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Eat Your 'Hart' Out

The Bushies would do well to take a serious refresher course on military history.
 
 
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Does anybody in War Town -- politicians, pundits, policymakers -- actually read military history? Seriously.

I'm not talking about the obscure texts that burnin'-the-midnight-oil, archive-diving, basement dwellers like me read. But, let's take, say, THE classic book on military strategy by B.H. Liddell Hart.

That magnificent work of scholarship exposes stay-the-course war talk for what it is: the shouting of empty slogans, amplified through the megaphone of "talk" radio, the blogosphere, think tanks and other war-worshipping echo-chambers dominating the political mindscape.

Before the Bush hawks get their feathers up over my lack of war experience, let me put it in these blunt terms: Eat your Hart out. There are two kinds of practical experience -- direct and indirect. As Hart illuminates, "of the two, indirect practical experience may be the more valuable because (it is) infinitely wider... Especially (when it comes to) a soldier's career, the scope and possibilities of direct experience are extremely limited."

Compared to the medical profession, for example, doctors have way more hands-on practice in their craft then do soldiers "yet the great advances in medicine and surgery have been due more to the scientific thinker and research worker than to the practitioner." (Liberals, leftists, and/or anti-war activists should also take heed and shelve the absurd "chicken-hawk" slur, ASAP).

Then, there's this war-cheerleading tactic in which some past battle is held up as an example of why stay-the-course is the key to victory. Courage. Resolve. Rah, rah, rah! Nonsense! And I that's straight from the Hart.

"The method in recent generations has been to select one or two campaigns, and to study them exhaustively as a means of professional training and as the foundation of military theory." But that "carries the danger that our outlook will be narrow and the lessons fallacious."

The generalist has a wider perspective "and can take in the general lie of the land" as opposed to "the miner (who) knows only his own seam."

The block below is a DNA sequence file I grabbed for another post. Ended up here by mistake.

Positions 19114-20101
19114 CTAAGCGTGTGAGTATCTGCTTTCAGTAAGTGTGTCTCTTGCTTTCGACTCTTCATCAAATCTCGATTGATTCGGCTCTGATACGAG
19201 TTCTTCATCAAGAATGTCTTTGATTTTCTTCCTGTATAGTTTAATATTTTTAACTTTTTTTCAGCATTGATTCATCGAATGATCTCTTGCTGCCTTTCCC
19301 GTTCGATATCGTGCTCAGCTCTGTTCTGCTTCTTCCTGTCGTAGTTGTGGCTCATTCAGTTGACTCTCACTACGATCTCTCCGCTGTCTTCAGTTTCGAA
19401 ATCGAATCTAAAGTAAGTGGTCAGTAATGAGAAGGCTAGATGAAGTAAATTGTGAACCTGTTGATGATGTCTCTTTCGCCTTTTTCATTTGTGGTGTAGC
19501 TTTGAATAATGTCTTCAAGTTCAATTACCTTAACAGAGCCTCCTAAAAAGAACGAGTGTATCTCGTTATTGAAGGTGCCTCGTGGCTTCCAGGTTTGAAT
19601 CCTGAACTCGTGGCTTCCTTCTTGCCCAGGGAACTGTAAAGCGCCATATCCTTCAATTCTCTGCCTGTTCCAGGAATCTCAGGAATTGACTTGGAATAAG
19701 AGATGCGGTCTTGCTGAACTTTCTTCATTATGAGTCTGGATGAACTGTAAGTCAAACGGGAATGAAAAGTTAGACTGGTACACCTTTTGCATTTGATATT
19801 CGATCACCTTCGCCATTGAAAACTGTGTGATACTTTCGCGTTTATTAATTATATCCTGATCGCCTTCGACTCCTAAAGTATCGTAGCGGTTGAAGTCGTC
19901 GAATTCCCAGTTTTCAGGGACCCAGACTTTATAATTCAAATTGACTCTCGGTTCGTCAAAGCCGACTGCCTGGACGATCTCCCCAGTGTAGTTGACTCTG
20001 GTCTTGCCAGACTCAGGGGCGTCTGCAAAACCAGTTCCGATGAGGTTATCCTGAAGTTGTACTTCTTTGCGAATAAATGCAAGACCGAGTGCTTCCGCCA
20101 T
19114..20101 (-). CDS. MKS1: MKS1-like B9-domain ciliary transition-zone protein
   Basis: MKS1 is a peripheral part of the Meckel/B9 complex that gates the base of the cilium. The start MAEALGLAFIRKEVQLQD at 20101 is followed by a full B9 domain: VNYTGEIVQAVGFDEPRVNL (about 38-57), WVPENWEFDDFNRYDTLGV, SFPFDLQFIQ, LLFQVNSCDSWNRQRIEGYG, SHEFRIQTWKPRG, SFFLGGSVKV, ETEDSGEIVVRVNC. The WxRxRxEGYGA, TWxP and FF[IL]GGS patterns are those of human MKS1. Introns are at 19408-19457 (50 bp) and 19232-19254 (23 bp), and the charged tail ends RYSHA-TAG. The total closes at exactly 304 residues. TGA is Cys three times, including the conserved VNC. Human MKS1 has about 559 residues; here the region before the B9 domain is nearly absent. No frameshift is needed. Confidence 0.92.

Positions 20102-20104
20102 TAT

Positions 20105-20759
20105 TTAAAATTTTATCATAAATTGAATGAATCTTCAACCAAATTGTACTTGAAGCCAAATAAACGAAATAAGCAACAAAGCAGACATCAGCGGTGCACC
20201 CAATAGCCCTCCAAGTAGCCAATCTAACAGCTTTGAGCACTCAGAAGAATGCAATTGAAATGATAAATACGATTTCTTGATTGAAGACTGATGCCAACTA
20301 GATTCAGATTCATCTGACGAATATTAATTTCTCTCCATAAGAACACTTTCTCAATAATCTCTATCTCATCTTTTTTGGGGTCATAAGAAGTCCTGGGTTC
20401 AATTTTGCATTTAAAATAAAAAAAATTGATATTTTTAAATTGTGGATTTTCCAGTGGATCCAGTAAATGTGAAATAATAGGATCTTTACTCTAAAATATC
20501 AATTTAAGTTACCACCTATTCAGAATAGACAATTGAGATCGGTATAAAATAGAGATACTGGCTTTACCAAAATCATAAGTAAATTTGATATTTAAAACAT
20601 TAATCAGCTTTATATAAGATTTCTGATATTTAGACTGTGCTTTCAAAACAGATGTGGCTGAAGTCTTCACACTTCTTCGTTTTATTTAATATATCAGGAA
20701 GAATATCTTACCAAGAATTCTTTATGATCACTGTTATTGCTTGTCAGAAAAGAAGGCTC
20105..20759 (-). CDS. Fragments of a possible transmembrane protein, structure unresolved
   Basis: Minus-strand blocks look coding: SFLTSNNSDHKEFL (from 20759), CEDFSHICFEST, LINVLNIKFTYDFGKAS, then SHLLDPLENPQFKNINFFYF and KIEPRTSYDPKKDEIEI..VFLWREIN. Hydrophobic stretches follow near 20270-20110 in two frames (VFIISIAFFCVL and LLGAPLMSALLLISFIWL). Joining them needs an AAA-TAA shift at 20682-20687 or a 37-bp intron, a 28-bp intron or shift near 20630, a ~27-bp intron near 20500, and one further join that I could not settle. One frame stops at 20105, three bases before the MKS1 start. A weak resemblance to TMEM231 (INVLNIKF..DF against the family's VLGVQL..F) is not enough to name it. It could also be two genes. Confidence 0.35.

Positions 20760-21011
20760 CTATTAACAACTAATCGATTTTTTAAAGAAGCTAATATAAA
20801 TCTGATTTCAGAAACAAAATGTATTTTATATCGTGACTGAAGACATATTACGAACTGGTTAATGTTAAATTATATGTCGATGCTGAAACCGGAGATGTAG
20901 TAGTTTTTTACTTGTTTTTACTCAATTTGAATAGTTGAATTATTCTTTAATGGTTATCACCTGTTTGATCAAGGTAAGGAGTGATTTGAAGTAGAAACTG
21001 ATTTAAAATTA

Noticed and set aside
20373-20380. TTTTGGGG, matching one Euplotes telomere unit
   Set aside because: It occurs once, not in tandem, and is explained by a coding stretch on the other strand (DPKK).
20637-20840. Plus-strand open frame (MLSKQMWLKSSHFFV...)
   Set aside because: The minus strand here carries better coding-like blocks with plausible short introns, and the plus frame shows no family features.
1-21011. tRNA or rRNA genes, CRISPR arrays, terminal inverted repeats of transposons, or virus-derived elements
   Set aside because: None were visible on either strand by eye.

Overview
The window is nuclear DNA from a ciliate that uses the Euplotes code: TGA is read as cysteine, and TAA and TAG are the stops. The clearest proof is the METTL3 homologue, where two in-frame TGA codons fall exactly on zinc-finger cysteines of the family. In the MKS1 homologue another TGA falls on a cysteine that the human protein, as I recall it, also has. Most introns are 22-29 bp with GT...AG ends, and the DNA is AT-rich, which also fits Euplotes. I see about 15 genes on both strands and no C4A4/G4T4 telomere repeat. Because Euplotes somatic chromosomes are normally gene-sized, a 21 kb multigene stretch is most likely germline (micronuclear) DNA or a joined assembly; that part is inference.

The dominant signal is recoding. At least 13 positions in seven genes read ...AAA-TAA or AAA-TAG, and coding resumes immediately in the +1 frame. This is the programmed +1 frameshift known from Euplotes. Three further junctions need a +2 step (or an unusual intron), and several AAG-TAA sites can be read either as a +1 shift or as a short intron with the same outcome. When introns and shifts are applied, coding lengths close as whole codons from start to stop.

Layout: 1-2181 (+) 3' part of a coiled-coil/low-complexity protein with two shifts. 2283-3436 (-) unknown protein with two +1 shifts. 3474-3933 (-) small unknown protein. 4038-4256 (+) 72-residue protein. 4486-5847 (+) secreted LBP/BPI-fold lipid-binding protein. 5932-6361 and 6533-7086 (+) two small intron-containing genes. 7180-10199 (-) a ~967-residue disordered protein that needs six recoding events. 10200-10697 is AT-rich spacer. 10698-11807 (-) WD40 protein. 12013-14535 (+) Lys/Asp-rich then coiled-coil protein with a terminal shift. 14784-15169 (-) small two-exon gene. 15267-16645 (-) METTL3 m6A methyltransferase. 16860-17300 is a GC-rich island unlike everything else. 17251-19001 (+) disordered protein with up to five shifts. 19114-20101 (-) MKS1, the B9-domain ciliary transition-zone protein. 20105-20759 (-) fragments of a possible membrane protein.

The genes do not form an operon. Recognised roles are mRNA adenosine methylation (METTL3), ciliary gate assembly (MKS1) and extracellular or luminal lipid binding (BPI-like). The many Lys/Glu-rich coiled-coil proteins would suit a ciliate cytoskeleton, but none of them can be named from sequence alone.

And what did Hart find in his magisterial survey of war history -- from the wars of ancient Greece to the bloody conflicts of the last century?

"During this survey one impression became increasingly strong -- that, throughout the ages, effective results in war have rarely been attained unless the approach has had...indirectness. In strategy, the longest way round is often the shortest way home."

So, the next time some "macho," in-your-face "realist" starts shaking his war pom-poms, blathering on about the "suicide" of "cut 'n run," tell him to eat his Hart out.

In fact, a "direct (strategic) approach...along the line of natural expectation for the opponent, tends to produce negative results." You think bin Laden didn't have the "natural expectation" that the Sept. 11 attacks would lure big bad Bush and his tough-talkin' advisers to do the predictable shock-and-awe thing?

The gloves need to come off in the war on terror. We need to go all out. Clausewitz, the Powell doctrine, yadda, yadda, yadda?

Shut your mouth and eat your Hart out. "Strategy not only stops on the frontier, but has for its purpose the reduction of fighting to the slenderest possible proportions." That, of course, lays waste to the opinion of "those who conceive the destruction of the enemy's armed force as the only sound aim in war, who hold that the only goal of strategy is battle, and who are obsessed with the Clausewitzian saying that 'blood is the price of victory'."

After Iraq, we should go after Iran and then North Korea and... The Hart beat goes on: "Self-exhaustion in war has killed more States than any foreign assailant." If they use a gun, we need to use a bazooka. If they send one of ours to the hospital, we send one of theirs to the morgue, etc.

Sean Connery, eat your Hart out. "The more brutal your methods, the more bitter you will make your opponents, with the natural result of hardening the resistance you are trying to overcome."

Sean Gonsalves is a Cape Cod Times staff reporter and a syndicated columnist.